Israeli firms develop systems capable of controlling enemy drones
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Israeli firms develop systems capable of controlling enemy drones

Technology can be used to thwart attacks and gather information about UAVs; several drone-related strikes have been reported in recent days

ILLUSTRATIVE -- In this July 11, 2018 file photo, a drone equipped with a thermal camera flies over the plants at the Pennsylvania Department of Natural Resources' Jennings Environmental Education Center on July 11, 2018 in Slippery Rock, Pennsylvania (AP Photo/Keith Srakocic, File)
ILLUSTRATIVE -- In this July 11, 2018 file photo, a drone equipped with a thermal camera flies over the plants at the Pennsylvania Department of Natural Resources' Jennings Environmental Education Center on July 11, 2018 in Slippery Rock, Pennsylvania (AP Photo/Keith Srakocic, File)

Israeli defense technology firms have recently developed systems that can take control of enemy drones to thwart attacks and gather information on them, a report said Wednesday.

The systems hand the operators complete control of the drone, allowing them to land it safely for analysis.

“The system we developed can detect hostile drones at a range of up to 3.5 kilometers (2.17 miles) and take control of about 200 drones simultaneously,” Asaf Lebovitz, product manager in Skylock, one of the companies, told the Haaretz daily.

The report came days after a series of drone-related attacks in neighboring Arab countries that were blamed on Israel. In one of them, the Israel Defense Forces said it had conducted a strike in Syria to thwart an attack by Iranian drones. In other incidents that took place in Lebanon, the IDF made no comment.

Skylock demonstrated its new invention at an event some two months ago, according to the report.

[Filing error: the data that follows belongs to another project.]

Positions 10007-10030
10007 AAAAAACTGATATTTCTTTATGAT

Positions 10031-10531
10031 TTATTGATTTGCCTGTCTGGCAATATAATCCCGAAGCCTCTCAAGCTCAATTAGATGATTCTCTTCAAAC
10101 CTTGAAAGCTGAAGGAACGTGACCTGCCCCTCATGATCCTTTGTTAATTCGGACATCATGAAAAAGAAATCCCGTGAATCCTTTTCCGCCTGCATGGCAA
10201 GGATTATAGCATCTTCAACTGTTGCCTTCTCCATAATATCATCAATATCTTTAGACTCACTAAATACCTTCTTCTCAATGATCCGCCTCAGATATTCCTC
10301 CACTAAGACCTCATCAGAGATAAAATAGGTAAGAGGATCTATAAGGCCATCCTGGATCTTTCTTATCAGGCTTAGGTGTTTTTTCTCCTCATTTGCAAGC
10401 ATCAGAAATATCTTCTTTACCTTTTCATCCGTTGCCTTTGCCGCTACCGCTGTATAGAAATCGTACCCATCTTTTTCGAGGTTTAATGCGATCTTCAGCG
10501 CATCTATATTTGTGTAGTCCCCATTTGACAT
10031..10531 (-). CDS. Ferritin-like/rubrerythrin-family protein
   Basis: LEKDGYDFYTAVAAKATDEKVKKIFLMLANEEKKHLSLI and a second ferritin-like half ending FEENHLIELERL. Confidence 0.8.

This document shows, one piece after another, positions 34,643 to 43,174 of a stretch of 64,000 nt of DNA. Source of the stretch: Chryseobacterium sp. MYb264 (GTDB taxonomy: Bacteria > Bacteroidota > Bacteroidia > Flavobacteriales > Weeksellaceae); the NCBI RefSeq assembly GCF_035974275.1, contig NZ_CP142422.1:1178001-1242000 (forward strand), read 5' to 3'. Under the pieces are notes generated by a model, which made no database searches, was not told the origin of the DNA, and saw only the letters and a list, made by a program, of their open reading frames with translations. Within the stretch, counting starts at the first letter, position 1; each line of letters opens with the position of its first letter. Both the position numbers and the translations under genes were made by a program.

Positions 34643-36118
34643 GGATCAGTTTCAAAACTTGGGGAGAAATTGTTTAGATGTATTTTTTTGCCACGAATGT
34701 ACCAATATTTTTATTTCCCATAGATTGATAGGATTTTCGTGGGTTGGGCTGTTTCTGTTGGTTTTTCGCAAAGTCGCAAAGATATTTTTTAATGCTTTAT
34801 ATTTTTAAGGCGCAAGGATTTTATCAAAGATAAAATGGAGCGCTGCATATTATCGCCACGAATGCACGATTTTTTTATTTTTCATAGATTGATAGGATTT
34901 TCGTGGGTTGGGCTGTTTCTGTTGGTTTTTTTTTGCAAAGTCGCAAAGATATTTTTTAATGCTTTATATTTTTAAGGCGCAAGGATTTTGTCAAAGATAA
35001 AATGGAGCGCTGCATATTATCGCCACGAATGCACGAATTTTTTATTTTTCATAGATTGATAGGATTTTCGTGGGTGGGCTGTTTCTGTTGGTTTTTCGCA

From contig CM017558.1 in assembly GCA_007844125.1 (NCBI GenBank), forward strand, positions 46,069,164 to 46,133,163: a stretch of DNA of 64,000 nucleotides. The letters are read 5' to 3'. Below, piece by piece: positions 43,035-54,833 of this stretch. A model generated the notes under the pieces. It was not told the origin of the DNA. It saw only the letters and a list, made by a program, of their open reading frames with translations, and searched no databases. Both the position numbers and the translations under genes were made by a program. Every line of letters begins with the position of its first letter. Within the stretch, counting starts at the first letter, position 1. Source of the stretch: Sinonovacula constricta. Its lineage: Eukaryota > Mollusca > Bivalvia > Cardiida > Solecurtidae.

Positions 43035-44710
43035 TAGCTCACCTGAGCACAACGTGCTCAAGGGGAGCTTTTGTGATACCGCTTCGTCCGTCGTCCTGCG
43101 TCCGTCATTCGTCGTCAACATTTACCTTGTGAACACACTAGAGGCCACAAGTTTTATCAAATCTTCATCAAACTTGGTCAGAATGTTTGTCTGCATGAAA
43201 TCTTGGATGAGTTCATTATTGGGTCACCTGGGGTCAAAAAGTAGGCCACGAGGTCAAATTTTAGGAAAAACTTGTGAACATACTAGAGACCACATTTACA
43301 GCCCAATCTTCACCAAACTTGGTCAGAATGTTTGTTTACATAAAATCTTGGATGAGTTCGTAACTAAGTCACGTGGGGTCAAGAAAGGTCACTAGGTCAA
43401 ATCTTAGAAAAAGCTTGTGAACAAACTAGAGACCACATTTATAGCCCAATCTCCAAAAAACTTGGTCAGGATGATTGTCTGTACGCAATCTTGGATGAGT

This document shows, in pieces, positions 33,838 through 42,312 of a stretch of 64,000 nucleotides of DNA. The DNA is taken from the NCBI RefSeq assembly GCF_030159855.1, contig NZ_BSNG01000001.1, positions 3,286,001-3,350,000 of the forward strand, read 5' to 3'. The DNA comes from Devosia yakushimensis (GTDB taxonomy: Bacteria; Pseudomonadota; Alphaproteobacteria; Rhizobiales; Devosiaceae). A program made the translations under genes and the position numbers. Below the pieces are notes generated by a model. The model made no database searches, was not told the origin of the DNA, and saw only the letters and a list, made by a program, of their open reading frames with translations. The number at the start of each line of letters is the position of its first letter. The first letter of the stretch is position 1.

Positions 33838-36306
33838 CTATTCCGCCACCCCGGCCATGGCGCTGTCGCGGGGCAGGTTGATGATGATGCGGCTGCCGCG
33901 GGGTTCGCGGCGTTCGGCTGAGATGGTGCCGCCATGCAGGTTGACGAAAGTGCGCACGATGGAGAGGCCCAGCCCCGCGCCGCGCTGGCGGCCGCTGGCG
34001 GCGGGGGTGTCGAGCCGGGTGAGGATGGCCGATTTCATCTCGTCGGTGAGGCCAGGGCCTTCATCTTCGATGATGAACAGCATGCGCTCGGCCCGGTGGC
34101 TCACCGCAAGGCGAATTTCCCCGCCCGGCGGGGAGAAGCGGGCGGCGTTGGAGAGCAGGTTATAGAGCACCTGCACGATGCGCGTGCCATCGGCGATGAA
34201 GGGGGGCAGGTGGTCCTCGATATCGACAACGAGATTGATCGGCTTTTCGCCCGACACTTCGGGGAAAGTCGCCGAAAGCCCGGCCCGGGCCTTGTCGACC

Product manager Asaf Lebovitz from the Israeli anti-drone tech company Skylock, explains the system’s main unit at the company’s offices in Petah Tikva, December 25, 2018. (AP Photo/Sebastian Scheiner)

“We set a certain location where we want to gain control of the drone,” Lebovitz said. “We have the ability to disrupt the connection between the drone and the operator, and then gain remote control of it and land it, to check what it is carrying and whom it belongs to.”

Other Israeli companies are developing similar technology, the report said. Rafael recently introduced its Drone Dome anti-drone system, which is already operational and similarly takes control of potentially armed UAVs and lands them safely.

Tensions have skyrocketed on the northern border since Saturday night, when two members of the Iran-backed Hezbollah terror group were killed in an Israeli strike in Syria aimed at preventing an Iranian drone attack on Israel, and two drones crashed in a Hezbollah stronghold in Beirut, in an incident also blamed on Israel. On Monday, Lebanon claimed Israeli drones attacked a Palestinian base in the country’s east.

Two crates reportedly belonging to Hezbollah containing critical technical machinery that were destroyed in a drone strike attributed to Israel in Beirut on August 25, 2019. (Twitter)

Israel took credit for the Syria raid, but has not commented on the other strikes. The model of drone used in the Beirut attack has raised considerable questions about their provenance, with analysts suggesting they could be Iranian.

The target of the drone attack in Beirut was an expensive and rare industrial mixing machine used in the creation of solid fuel, and the raid set back the terror group’s plans to develop long-range precision missiles by at least a year, according to Hebrew media reports late Tuesday. After the attack, Hezbollah sources described the target as the group’s media offices.

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